319 Route 87 Columbia, CT 06237
Phone: 860 228 0350 Fax: 860 228 1569 E-mail:

Monday, Friday, Saturday 10:00 a.m. - 5:00 p.m. Tuesday, Wednesday, Thursday 10:00 a.m. - 8:00 p.m.

Home Adult Services* Library Services Children's Corner Hot Spot (for Teens)


About the Saxton B.

Library Board

Friends of the Library
(updated 4/08)

Online Library Catalog

Event Calendar

Contact Us

Library Passes


Diary of Saxton B. Little


Saxton Reads! & Reviews

We invite the public to post reviews to our catalog by logging into our online catalog. Reviews will then be posted to this blog. Comments can be added to existing posts or may be added as separate reviews on our catalog
JANUARY 17, 2011
Wheels of Change - Sue Macy

I was absolutely delighted by Wheels of Change: How Women Rode the Bicycle to Freedom (With a Few Flat Tires Along the Way) by Sue Macy. Of course there are other books that outline the history of the bicycle but the unique quality of Macy’s is her look at how it changed and shaped the woman’s world in the 1800’s wheeling us right into the present day.
I was surprised to see that our library is the only library that owns this book in the state of Connecticut and that’s a shame as there is a lot to be learned in these pages. History and stories of women and their boneshakers, velocipedes, sidesaddles, tricycles, and tandems are just part of the story. Bicycle fashion, bicycle races, bicycle advertising, women inventors, this book covers it all. There are quotes, tales of prominent women who loved their cycles, and those who thought women would surely go to the devil if they rode. Bicycle songs, bicycle lore, cycling slang, and bicycling magazines fill in, not leaving many gaps. Oh, and did I say, the illustrations are great!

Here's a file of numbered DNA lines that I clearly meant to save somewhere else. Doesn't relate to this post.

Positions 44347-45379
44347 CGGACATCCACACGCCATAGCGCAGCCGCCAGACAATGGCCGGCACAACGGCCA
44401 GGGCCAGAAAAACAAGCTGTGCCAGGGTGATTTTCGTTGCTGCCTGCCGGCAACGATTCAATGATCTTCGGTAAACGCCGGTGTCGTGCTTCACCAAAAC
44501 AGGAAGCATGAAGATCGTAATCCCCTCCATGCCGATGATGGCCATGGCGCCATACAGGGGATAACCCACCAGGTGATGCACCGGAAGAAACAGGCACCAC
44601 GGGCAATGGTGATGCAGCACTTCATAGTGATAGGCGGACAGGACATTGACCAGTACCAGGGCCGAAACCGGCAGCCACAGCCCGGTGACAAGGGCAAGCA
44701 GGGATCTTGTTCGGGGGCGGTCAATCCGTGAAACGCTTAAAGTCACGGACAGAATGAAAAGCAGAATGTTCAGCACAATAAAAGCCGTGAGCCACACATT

There were so many stories I wanted to share after reading this that’s it’s hard to choose just one.
Annie Get Your Wheel-1892
Sharpshooter Annie Oakley, pictured in the book, gave an interview to Britain’s The Cycle Record about her new bicycle. “I am delighted with my wheel,” she said. “I am equally as fond of it as my horse.” 
She went on to make the bike part of her shooting act in Buffalo Bill’s Wild West Show, teaching herself to ride without use of the handlebars and shooting at glass balls thrown in the air. Imagine! this in 1892. 
Sue Macy’s portrait of cycling history, as both sport and means of transportation, moving women forward and enacting change, is not to be missed.

Add a comment  (0 comments) posted by CarolK


Subscribe via RSS